Canada will host a meeting of Western Hemisphere countries next Monday to address the political and economic crisis in Venezuela.
The Lima Group, a coalition of more than a dozen countries in the Americas, minus the United States, was formed in August 2017 to address Venezuela’s growing backslide into authoritarianism. Foreign Affairs Minister Chrystia Freeland confirmed its next session will be in Ottawa.
Canada needs to play a leading role in the Lima Group because the crisis in Venezuela is unfolding in Canada’s global backyard, she said.
“This is our neighbourhood,” said Freeland said Monday. ”For Canadians, we have a very direct interest in what happens in our hemisphere. That is why we have been so active and will continue to be so active.”
READ MORE: Quiet Canadian diplomacy helped Guaido’s anti-Maduro movement in Venezuela
The group has recognized opposition leader Juan Guaido as Venezuela’s interim president, saying President Nicolas Maduro’s continuing dictatorial rule is creating an economic and humanitarian crisis that has swelled beyond his country’s borders. Maduro was populist leader Hugo Chavez’s vice-president and came to power with Chavez’s death in 2013.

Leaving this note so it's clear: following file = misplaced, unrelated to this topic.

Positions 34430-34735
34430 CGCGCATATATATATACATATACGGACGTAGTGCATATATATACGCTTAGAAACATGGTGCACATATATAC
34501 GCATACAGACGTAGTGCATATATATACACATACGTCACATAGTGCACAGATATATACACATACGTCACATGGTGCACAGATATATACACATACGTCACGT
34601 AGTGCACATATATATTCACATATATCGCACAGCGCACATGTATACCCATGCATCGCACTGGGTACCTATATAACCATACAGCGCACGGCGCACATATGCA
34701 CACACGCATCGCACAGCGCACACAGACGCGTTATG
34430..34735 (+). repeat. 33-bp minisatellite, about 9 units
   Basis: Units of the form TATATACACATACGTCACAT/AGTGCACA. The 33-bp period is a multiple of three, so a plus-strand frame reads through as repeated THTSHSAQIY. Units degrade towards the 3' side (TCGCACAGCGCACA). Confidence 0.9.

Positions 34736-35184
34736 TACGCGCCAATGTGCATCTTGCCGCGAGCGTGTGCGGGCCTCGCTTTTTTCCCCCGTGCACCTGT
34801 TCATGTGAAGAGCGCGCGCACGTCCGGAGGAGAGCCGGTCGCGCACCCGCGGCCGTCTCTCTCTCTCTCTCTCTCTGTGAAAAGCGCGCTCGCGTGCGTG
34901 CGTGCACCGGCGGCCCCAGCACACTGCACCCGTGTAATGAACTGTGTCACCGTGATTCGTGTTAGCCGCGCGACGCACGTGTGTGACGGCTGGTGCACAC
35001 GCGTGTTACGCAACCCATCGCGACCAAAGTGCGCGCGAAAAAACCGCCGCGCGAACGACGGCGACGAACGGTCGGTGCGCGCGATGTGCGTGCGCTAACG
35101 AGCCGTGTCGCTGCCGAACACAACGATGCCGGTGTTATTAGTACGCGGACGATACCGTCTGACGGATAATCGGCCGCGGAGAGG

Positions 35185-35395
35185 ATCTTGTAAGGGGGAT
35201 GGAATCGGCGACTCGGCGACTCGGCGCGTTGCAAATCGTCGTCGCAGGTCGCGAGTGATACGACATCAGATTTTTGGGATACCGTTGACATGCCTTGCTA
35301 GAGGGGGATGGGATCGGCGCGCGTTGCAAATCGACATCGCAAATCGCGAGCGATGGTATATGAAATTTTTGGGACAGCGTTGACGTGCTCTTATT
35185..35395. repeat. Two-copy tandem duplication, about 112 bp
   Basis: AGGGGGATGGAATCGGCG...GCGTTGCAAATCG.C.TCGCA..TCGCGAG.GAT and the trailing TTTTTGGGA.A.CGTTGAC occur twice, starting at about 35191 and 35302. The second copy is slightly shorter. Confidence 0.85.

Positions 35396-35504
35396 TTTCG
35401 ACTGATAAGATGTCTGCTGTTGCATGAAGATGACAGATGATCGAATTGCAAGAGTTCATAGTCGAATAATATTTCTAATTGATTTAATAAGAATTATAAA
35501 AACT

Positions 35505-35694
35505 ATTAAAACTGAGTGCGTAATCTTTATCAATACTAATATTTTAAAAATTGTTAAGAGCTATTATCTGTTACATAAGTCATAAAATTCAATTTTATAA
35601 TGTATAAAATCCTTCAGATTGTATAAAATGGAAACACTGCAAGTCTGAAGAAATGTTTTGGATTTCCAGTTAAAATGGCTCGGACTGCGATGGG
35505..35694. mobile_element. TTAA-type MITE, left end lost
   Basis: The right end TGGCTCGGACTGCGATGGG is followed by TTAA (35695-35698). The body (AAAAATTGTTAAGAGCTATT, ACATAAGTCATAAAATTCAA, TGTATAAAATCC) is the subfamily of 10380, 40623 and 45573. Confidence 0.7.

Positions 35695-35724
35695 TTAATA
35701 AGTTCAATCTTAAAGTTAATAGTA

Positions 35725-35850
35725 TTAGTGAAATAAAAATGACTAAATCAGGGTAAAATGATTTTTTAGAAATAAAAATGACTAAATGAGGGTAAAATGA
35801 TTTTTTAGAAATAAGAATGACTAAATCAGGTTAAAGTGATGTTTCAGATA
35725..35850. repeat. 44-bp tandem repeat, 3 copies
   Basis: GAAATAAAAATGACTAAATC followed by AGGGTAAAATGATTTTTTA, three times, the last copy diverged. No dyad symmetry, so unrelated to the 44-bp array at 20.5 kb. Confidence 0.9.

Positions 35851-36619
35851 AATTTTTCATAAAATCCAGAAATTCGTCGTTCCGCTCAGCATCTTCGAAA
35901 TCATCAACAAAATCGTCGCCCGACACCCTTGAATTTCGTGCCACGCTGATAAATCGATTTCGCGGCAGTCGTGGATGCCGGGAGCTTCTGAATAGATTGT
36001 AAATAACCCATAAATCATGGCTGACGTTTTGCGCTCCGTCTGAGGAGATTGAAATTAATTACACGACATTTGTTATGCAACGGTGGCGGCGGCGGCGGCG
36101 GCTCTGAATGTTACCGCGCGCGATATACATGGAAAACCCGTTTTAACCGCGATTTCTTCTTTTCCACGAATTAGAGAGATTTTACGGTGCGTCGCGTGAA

Freeland praised the role of Canadian diplomats in Caracas, who helped get the country’s opposition parties to coalesce behind the 35-year-old Guaido.
The Canadian Press interviewed senior Canadian government officials who have described Canada’s role in aiding democratic forces to help rescue the once oil-rich country from the economic and political spiral that has forced three million Venezuelans from their homes.
Freeland said Monday’s talks will focus in part on the refugee crisis has that has forced a flood of displaced people into neighbouring Colombia and Brazil.
“Some of the stories of people coming across the border, unaccompanied children for example, in terrible conditions are really heart-wrenching,” said Freeland. ”We’ve seen with Syria the way in which a refugee crisis can have much broader destabilizing impacts.”
The Lima Group has also called for Maduro’s ouster, saying Guaido is the only “legitimately elected” Venezuelan leader after he won control of its National Assembly.
On Jan. 10, Maduro was sworn in as president with support of countries such as Cuba, Russia and China. The Lima Group denounced Maduro as illegitimate and Freeland said, “the Maduro regime is now fully entrenched as a dictatorship.”
READ MORE: Dueling Venezuela leaders dig in defending presidency claims
Freeland has branded the rise of authoritarian leaders as a major foreign-policy challenge and she suggested Monday that Canada needs to work against it in the Americas.
“Our hemisphere has been going in the right direction and it is really important to stand up or to speak up for democracy and human rights.”
Prime Minister Justin Trudeau has spoken to Colombian President Ivan Duque and Spanish Prime Minister Pedro Sanchez to affirm their support of Guaido in recent days. On Sunday, Trudeau and Sanchez also agreed on “the imperative for new, free and fair elections in Venezuela,” according to Trudeau’s office.
Mike Blanchfield, The Canadian Press